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Am I being overly cautious???

Discussion in 'Technical Q&A' started by christopher, Apr 17, 2005.

  1. christopher

    christopher Formula 3

    Nov 29, 2003
    1,131
    Ontario California
    Full Name:
    Christopher
    Ok, 308Rob was a helpfull enough to post jack points for my benefit.

    Well, my concern is that on the front where the 45 degree angle "wings" are (behind the frt. wheels) is to be the strongest oval tubing, well it has the metal underskin covering it. My concern is that I don't want to punchure,dent or other wise damage it. Does anyone have any tips on how to accomplish this? Am in in the right spot for the jackstand, I believe so, what's your take?

    Thanks in advance for your inpute.

    Respectfully, Chris L.
     
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  3. Verell

    Verell F1 Veteran
    Consultant Owner

    May 5, 2001
    7,000
    Groton, MA
    Full Name:
    Verell Boaen
    When I'm lifting, I use a ~5" round block of wood on my lift pads, mostly because my rubber lift pads have slots for pinch welds & mark up the undercoating.

    If you're using jack stands, then it depends on how the tops are made. If they're pretty flat, then I wouldn't worry too much, the metal lip will just be pressed between the stand & the high point on the oval & won't deform.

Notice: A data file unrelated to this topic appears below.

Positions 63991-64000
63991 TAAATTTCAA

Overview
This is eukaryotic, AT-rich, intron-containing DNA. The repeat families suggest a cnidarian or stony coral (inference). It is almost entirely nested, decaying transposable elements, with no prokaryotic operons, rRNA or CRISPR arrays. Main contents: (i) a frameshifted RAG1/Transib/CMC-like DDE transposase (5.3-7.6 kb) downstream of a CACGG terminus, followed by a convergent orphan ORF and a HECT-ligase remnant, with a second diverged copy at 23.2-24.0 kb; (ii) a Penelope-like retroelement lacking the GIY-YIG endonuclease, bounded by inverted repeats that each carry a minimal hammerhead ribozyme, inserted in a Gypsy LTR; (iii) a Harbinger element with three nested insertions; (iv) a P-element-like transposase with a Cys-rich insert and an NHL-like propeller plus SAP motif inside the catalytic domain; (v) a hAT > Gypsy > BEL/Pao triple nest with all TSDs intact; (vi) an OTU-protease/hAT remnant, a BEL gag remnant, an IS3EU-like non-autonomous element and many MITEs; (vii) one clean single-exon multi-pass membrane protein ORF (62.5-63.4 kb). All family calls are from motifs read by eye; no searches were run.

If the jack stands have some kind of upturned lip like many do, then you may want to grind one of the lips down (assuming it's cast iron), or bend it down if it's sheet metal.

    I wouldn't try to fit a block of wood on top of the jack stand, IMHO it's unsafe: too likely to slip or crack & maybe even cause the stand to jerk out of position. No fun trying to breathe with a car on your chest...
     
  4. mk e

    mk e F1 World Champ

    Oct 31, 2003
    11,827
    The twilight zone
    Full Name:
    The Butcher
    Good call.

    A couple years ago I modded a set of sheetmetal jack stands for a freind. I welded a 3.5 x 3.5 x 1 tray on top of the stand. Then he just cuts a piece of 2 x4 and drops it in. If the car has an odd shape on the bottom, he saws the block to fit. No scratching the car and no chance of the blocking sliping out.
     

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